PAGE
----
The following article depicts a new social trend. It should not surprise us the idea of “flash mobs” is now part of our culture. In the past, a flash mob can be gathered by social media — Hey, let’s all go to the union station tomorrow night at 8.” Most of us have seen the power of this concept in operation as large groups of teens have converged at a certain location and time. Often times more for social interaction as much as for political protest.
Years ago, we learned about “wilding,” when some groups of youths went to a park and terrorized others. Yet we have also been entertained by flash mobs singing, dancing and playing musical instruments in public places. But, when young people get together in large groups with no apparent sociable goal like singing or dancing, older folks get nervous and call police.
The story that follows comes from Sao Paulo, Brazil, and may be something that will soon challenge our local police. If you were the police chief, how would you handle this?
SÃO PAULO, Brazil — The images have already been so jolting to Brazil’s elites that President Dilma Rousseff has convened a meeting of top aides to form a response and business owners have obtained injunctions to shut them down: thousands of teenagers, largely from the gritty urban periphery and organizing on social media, going on raucous excursions through shopping malls.
Called rolezinhos (little strolls) in the slang of São Paulo’s streets, the rowdy gatherings may be going beyond mere flash mobs to touch on issues of public space and entitlement in a society in which living standards for the poor have improved and social classes are in flux.
“Why don’t they want us to go inside malls?” asked Plinio Diniz, 17, a high school student who attended a rolezinho this month in Shopping Metrô Itaquera, a mall here where police officers used tear gas and rubber bullets to disperse the estimated crowd of 3,000. “We have the right to have fun, but the police went too far.”
Unnerved by the street protests that shook cities across the country last year, the authorities are carefully trying to evaluate ways to react to the gatherings, which began heightening in size and intensity in December. All too aware that the street protests mushroomed after the harsh police response, officials in Brasília, the capital, are warning against using force to dislodge teenagers from the malls.
“I don’t think repression is the best way forward, because everything done along that line is like throwing gasoline into the fire,” Gilberto Carvalho, a top aide to Ms. Rousseff, told reporters.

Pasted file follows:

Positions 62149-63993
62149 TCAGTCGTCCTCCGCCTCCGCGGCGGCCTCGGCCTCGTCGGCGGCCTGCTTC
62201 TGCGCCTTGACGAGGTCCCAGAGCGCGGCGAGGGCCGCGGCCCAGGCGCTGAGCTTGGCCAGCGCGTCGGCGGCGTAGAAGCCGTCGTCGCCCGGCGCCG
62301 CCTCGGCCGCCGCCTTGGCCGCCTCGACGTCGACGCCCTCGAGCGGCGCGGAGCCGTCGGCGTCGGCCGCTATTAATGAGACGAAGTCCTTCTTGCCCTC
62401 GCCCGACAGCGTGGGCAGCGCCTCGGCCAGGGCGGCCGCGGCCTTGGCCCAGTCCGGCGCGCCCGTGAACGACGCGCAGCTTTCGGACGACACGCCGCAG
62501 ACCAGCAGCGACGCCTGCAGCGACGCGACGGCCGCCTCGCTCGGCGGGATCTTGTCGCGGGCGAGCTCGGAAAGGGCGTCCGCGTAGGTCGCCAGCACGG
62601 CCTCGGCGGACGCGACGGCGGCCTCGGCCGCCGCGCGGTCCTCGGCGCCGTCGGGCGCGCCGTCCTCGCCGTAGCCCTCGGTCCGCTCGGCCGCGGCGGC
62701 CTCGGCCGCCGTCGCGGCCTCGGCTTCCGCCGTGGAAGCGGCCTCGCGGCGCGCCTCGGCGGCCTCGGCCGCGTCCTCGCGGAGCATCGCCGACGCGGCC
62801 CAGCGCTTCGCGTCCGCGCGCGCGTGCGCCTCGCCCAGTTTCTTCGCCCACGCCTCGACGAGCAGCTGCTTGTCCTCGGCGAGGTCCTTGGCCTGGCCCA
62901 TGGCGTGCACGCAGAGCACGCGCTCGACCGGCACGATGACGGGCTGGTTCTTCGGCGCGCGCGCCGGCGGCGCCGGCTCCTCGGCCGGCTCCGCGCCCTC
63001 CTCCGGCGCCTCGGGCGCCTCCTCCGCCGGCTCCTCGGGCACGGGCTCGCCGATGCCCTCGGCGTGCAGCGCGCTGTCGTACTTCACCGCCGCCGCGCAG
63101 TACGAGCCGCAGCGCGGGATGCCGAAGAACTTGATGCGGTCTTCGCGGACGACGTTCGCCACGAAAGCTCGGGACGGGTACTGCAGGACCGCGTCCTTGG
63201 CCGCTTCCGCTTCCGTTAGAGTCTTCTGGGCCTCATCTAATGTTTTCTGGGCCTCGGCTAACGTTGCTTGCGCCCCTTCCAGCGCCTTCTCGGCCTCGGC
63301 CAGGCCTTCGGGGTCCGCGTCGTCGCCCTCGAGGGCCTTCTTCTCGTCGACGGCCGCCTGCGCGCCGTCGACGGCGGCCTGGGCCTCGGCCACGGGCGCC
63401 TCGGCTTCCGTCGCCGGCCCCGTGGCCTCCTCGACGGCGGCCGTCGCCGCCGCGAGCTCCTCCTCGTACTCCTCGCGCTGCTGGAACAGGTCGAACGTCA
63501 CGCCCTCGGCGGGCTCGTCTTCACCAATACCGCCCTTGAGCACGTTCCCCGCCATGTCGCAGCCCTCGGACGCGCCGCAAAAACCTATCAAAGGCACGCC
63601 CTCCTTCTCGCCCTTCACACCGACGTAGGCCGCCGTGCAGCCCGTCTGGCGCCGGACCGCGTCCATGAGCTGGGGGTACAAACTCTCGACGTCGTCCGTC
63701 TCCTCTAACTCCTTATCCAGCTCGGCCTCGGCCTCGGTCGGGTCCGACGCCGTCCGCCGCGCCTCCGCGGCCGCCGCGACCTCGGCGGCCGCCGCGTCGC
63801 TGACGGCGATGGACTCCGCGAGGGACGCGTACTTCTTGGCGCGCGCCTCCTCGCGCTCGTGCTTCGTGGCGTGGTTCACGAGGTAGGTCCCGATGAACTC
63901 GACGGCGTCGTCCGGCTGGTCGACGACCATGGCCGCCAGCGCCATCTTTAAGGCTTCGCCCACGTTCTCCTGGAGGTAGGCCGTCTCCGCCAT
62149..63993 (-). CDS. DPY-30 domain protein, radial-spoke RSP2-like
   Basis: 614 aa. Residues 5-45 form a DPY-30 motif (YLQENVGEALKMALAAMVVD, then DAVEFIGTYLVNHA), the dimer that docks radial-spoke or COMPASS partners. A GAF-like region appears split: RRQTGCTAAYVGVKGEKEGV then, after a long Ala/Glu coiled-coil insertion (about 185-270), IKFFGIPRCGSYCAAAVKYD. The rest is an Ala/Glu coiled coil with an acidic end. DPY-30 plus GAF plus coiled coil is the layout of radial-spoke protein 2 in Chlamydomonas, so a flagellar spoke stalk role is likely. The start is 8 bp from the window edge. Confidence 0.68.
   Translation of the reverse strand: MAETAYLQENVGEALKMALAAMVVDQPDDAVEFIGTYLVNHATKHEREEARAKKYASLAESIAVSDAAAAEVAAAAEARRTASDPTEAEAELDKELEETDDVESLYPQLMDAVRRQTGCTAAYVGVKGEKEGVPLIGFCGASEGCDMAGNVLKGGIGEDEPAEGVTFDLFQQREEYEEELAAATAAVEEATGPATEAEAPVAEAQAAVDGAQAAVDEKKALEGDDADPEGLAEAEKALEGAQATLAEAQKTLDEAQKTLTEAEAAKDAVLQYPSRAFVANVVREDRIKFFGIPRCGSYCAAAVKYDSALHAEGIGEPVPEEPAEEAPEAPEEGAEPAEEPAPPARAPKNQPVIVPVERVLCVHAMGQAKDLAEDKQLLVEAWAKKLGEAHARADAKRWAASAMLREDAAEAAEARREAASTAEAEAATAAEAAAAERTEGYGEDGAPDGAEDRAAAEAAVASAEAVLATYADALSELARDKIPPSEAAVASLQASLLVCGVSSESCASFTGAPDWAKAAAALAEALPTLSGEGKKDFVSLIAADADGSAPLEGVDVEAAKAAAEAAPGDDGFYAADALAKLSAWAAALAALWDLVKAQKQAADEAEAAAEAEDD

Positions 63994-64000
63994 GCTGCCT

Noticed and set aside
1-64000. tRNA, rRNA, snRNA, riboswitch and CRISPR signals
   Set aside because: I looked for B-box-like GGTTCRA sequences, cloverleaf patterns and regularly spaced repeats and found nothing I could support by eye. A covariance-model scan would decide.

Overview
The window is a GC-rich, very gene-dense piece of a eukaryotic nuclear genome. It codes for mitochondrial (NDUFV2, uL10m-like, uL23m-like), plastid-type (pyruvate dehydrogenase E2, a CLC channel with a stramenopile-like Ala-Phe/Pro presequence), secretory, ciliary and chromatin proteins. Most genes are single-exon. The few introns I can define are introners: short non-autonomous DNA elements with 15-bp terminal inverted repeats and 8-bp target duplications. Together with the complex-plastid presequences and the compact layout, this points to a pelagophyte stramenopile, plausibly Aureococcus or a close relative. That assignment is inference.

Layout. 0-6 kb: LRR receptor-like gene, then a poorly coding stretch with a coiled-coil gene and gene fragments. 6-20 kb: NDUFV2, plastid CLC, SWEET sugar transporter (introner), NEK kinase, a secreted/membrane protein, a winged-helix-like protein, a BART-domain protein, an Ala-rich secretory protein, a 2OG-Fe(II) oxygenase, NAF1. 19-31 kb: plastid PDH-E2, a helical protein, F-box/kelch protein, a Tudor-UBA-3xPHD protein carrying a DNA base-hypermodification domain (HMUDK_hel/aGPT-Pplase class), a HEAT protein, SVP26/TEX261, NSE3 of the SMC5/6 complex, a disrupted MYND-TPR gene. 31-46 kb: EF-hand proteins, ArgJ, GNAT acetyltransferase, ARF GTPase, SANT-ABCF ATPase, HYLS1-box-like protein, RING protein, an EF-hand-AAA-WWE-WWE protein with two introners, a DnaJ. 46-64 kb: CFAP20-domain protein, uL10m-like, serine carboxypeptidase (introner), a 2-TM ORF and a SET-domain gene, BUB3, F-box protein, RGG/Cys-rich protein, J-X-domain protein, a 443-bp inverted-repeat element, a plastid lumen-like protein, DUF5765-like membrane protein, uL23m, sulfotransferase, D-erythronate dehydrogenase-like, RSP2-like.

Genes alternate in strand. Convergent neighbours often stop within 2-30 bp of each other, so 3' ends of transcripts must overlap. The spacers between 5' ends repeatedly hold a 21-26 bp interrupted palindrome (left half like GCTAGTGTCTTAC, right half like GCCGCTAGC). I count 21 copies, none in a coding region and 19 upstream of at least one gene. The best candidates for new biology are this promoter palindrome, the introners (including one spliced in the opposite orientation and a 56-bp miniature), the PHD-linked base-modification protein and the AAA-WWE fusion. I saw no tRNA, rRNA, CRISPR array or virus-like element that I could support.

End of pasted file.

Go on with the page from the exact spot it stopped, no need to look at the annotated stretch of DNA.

Fears of, say, vandalism and shoplifting notwithstanding, the police have reported only a few arrests associated with the rolezinhos. Still, police forces overseen by state governors seem in no mood for accommodation, and operators of some high-end malls have obtained court orders allowing their security personnel to bar participants.
Since the rolezinhos involve large numbers of dark-skinned teenagers, those moves have raised accusations of racial profiling as well as the nagging question of why shopping centers are such coveted sites of social interaction in São Paulo and other Brazilian cities where parks remain few and far between. “Kids from the lower classes have been segregated from public spaces, and now they’re challenging the unwritten rules,” said Pablo Ortellado, a public policy professor at the University of São Paulo. (To read more, CLICK HERE)
— Police leaders in a democracy have a responsibility to not only respond to and control events such as these, but also to provide input to community leaders on how to prevent such events from happening in the first place.
— This “upstream” responsibility is what makes democratic policing unique among the world’s policing systems. While police are at the end of the social control model (they arrest and jail offenders) while community education and value-reinforcing efforts are at the other, they must never fail to be able to enter into discussions regarding the responsibility of other.
— In a democratic society, police must be community and societal problem-solvers — suggesting and supporting proper responses to social disorder that goes far beyond “hooking and booking” offenders.
— That is why you will find me constantly talking about the need to have broadly educated police committed to civil rights and continuous improvement of all that they do. Today’s police leaders must also be well-informed (and have clearly thought out) the role poverty, racism, discrimination, failing educational systems, lack of jobs, unaffordable health care, and a growing gap between rich and poor has on a society. These are areas in our society which also must be improved upon.
— Therefore, police leaders must speak up in a clear, intelligent, and informed voice as not only the leader of the police, but also as a leader within the city in which they serve.